Currency: Algerian Dinar (DA)
Population: (2022 est.) 45,502,000
Official languages: Arabic; Amazigh
Algeria, officially the People’s Democratic Republic of Algeria, a regional power in the North African region, Algeria has the highest human development index among the non-island African countries. The country’s economy is supported by rich natural gas and oil reserves. It is regarded as one of the largest economies on the continent.
The public holidays in Algeria are as follows;
Date & Holiday
- 1 Jan New Year’s Day
- 12 Jan Amazigh New Year
- 21 Apr Eid al-Fitr
- 22 Apr Eid al-Fitr Holiday
- 1 May Labour Day
- 28 Jun Eid al-Adha
- 29 Jun Eid al-Adha Holiday
- 5 Jul Independence Day
- 19 Jul Islamic New Year
- 28 Jul Ashura
- 27 Sep Prophet Muhammad’s Birthday
- 1 Nov Revolution Day
An employee may be employed on probation for up to six months, although highly qualified individuals may be subject to a probationary period for up to 12 months.
The Algerian Labor Law provides employees a minimum entitlement to 30 calendar days’ paid annual leave.
A female employee is entitled to 14 weeks’ fully paid maternity leave, provided that the employee has worked:
- at least either 15 calendar days or 100 hours during the three months preceding the date of the first medical acknowledgment of pregnancy
- 60 calendar days or 400 hours during the 12 months preceding the first medical acknowledgment of pregnancy,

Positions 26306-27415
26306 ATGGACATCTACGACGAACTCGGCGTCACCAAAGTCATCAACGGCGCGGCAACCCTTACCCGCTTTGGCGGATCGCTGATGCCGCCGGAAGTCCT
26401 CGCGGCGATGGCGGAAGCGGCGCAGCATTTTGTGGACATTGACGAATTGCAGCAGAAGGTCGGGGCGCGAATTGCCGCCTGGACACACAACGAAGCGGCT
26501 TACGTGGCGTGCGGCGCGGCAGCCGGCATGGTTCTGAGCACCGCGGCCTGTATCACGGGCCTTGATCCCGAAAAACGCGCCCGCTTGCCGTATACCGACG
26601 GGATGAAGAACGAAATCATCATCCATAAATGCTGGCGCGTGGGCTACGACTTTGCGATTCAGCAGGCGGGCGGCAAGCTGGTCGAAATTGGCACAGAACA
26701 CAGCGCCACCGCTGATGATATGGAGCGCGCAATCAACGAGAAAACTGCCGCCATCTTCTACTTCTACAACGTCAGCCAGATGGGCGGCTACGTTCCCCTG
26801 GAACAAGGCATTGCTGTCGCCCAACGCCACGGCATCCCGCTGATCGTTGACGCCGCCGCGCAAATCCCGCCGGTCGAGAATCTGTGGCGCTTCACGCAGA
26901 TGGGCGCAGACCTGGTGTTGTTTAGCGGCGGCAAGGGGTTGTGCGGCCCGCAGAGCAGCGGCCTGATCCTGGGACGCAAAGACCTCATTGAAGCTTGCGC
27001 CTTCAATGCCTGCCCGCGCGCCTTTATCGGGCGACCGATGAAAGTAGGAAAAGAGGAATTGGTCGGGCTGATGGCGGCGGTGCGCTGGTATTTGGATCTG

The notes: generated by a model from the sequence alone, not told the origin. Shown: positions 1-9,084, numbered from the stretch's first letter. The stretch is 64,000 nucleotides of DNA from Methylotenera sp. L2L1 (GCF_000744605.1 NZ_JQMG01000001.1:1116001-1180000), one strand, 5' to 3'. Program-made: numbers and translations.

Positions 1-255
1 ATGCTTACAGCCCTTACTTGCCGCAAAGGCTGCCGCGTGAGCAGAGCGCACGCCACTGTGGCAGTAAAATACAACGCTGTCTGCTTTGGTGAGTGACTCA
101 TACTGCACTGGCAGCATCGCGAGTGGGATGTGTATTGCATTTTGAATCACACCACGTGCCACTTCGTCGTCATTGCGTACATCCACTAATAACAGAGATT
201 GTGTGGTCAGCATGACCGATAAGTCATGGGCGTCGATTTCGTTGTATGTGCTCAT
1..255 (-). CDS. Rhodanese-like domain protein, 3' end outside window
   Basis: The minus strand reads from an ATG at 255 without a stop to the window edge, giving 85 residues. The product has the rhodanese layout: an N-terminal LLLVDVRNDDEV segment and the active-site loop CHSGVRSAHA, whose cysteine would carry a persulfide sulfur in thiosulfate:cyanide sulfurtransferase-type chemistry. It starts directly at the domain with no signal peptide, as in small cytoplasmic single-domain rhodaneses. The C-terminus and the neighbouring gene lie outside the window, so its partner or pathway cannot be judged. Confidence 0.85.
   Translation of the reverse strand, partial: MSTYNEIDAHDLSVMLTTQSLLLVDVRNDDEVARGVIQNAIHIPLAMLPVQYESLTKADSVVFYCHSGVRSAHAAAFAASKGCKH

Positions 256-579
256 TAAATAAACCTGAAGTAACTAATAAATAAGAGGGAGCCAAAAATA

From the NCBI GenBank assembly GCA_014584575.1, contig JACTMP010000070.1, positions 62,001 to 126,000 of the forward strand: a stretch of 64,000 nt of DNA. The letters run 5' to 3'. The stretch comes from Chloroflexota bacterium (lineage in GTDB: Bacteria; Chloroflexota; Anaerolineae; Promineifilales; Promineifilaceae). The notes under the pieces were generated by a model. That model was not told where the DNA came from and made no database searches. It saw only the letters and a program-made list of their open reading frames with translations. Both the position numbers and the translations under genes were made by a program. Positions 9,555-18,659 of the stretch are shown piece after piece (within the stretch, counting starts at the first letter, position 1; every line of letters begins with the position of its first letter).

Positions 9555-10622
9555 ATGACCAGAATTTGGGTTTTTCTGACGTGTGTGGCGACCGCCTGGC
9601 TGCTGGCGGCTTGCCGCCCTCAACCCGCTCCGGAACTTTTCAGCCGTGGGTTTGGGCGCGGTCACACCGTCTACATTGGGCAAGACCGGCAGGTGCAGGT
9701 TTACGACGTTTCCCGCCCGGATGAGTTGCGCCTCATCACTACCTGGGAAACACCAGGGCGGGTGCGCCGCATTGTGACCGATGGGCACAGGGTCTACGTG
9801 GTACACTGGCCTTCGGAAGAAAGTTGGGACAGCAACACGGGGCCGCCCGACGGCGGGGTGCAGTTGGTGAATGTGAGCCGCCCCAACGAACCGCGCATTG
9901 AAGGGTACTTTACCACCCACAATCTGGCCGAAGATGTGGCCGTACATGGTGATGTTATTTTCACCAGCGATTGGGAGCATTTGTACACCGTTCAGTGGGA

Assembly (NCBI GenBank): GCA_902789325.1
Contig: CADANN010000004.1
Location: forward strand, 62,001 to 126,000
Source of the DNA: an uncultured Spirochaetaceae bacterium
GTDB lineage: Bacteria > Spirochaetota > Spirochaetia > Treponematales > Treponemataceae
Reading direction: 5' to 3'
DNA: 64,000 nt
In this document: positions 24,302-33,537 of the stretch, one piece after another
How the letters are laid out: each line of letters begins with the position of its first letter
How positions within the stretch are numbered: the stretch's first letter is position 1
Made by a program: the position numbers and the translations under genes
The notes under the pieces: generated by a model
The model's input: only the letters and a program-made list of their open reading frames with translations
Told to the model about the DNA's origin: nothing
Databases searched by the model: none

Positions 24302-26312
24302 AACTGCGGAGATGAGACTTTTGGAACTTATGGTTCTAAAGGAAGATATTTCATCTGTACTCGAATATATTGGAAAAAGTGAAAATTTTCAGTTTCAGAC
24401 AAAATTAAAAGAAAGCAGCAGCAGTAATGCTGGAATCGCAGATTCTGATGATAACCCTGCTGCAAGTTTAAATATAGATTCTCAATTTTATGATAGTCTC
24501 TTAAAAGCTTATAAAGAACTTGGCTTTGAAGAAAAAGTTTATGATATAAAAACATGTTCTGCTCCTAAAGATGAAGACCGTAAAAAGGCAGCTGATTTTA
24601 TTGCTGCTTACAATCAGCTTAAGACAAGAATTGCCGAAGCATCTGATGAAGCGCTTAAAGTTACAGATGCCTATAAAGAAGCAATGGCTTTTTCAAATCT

This maternity leave includes a compulsory period of not less than 6 weeks of leave before the expected date of birth and following delivery.
Male employees can take three days of paid paternity leave as long as they submit a written notice and reason.
Regarding redundancy allowances, the employer must pay to any employee who is subject to a downsizing and who benefits from the unemployment insurance regime, an amount of compensation equal to three (3) months’ salary. (Cf. Art. 22 of the Decree 94-09.). As per Article 23 of the Decree 94-09, this allowance is calculated based on the average gross monthly wage received during the twelve (12) months preceding the termination of the employment relationship. In addition, Article 21 of the same Decree provides that employees to be terminated in the framework of a reduction in the workforce and who are compensated by means of a job, or admission to retirement or early retirement are not entitled to any compensation other than that due to them for paid leave. In specific cases of serious fault, the dismissal allowance can be null.
Accurately estimate your costs when employing in Algeria in 2023. Includes base salary, dependents, benefits, taxes, social contributions, and payroll costs. Monthly or yearly calculation period.
Average Salary in Algeria: The average salary in Algeria is 36,415.30 DZD a month ($259.33).
Algeria Minimum Wage: The minimum Algerian salary is 20,000 DZD (about $142.43)
13th Month Salary in Algeria: There is no statutory requirement to pay the 13th or 14th month salary. In fact, structural measures aimed at tightening the link between pay and performance suggests that it is not customary practice to pay the 13th month.
Most people traveling to Algeria will need to obtain a visa before they arrive. However, individuals from Libya, Malaysia, Mali, Morocco, Seychelles, Tunisia, and a few other countries are exempt from requiring a visa if they’re entering Algeria for tourism or business for up to 90 days. People with diplomatic and service passports from certain countries are also exempt from getting a visa.